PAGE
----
New Website, New Office, New Decade: Month in Review, Jan 2020
Take a look at our new office, read our interview with Village Books’ founder, and we go deep in The Underground Eiger this month.
Happy New Year
The eagled-eyed of you would’ve noticed that we didn’t send a newsletter in December but we hope you’ll understand why.
Towards the end of last year we saw the fruits of some of our own projects come to fruition with the launch of our new website combined with moving to a new office space. After moving our office from Manchester to Sheffield 18 months ago, it was time to leave our cosy, crow’s nest workspace and set up shop somewhere new. We put in a few shifts over the Christmas break to re-decorate and assemble office furniture to make sure we were ready for the new year.
We’re pretty chuffed with our new workspace and the website is taking shape too, let us know what you think.
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An Interview with Joe Torr from Village Books
In the first of a series of conversations with interesting people with a story to tell, here’s an interview with Joe Torr, the co-founder of Village Books.
Established back in 2012, Village is an independent book shop and gallery in Leeds which stocks a well-honed selection of magazines, self-published zines and art books.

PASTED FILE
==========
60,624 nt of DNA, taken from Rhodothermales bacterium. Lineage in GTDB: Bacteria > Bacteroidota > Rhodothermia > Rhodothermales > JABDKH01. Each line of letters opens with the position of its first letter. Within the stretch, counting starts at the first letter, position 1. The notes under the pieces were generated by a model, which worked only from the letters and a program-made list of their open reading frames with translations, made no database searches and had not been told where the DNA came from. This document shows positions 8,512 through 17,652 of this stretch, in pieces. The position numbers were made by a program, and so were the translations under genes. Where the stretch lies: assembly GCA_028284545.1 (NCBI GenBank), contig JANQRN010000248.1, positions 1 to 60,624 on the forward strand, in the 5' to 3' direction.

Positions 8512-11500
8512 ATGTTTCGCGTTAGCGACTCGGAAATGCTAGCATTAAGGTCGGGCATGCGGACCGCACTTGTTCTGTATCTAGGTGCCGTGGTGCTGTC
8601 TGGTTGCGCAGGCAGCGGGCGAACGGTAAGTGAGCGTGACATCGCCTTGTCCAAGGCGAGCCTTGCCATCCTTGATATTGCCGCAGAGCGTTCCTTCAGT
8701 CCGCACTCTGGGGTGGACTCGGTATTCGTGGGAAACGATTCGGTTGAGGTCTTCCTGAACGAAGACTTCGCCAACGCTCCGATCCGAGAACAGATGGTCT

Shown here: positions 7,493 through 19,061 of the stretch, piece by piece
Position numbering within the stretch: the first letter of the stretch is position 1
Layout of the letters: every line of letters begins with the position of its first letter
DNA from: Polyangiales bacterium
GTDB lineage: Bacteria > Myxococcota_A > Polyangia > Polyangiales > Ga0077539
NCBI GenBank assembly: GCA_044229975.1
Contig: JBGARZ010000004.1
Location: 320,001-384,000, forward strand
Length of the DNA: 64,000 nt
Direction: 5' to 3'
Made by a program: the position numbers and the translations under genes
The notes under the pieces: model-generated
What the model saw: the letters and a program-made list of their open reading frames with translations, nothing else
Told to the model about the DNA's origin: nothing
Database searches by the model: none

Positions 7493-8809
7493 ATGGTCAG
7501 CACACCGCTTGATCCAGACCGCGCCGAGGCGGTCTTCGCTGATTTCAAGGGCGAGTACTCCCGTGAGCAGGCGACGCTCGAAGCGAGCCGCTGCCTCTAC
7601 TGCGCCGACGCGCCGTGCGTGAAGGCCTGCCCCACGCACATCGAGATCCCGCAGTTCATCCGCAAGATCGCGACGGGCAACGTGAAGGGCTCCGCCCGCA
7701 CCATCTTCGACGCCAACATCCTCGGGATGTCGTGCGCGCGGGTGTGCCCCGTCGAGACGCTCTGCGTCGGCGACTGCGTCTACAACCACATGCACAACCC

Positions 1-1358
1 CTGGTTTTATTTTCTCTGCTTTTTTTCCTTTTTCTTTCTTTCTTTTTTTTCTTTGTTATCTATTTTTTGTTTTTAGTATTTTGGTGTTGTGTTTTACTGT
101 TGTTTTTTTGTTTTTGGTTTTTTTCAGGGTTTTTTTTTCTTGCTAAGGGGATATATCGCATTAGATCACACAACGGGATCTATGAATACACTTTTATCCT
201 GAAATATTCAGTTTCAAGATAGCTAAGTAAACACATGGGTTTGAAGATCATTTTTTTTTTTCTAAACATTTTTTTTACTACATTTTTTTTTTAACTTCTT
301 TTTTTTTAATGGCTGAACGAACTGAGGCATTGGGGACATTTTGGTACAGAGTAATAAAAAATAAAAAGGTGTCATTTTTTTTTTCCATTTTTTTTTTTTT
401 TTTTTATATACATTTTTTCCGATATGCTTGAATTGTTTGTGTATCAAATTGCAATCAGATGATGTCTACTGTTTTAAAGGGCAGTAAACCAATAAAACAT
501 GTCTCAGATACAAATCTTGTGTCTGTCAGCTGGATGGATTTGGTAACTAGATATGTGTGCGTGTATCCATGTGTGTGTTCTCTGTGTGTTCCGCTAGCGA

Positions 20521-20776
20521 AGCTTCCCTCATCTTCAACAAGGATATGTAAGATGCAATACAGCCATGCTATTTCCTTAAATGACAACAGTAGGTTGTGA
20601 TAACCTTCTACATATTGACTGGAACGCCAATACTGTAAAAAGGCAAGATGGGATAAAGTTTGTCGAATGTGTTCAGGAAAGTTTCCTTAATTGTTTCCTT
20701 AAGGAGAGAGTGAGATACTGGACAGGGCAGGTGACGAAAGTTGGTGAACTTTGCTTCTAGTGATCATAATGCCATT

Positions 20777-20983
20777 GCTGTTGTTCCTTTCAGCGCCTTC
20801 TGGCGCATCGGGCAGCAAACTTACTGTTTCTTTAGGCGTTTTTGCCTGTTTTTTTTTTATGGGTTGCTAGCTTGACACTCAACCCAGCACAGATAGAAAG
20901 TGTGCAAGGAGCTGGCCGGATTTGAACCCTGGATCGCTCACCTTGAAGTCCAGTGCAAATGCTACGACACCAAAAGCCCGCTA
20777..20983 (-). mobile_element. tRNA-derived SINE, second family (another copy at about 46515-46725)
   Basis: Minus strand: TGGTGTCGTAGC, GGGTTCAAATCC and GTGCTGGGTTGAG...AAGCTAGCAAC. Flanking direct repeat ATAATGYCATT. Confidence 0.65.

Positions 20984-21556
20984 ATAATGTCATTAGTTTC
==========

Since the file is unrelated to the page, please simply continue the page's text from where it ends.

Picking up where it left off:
With more and more publications cropping up out of the ashes of the supposed ‘death of print,’ this place functions as a quality control centre, separating the wheat from the chaff, whilst in turn giving a platform for artists and publishers doing interesting things on paper.
We talked with Joe about the early days of the shop, the inspirations behind it, and the current climate for the printed page…
If the prospect of diving into complete darkness, in freezing cold waters to swim for a record-breaking 6000ft under the Yorkshire hillsides gives you a sinking feeling, leave it to the professionals and watch ‘The Underground Eiger’ instead.
This Yorkshire Television production was first broadcast on 21st February 1979 to 20 million viewers following the account of a significant event in British caving history, and a film that has become legendary in caving folklore.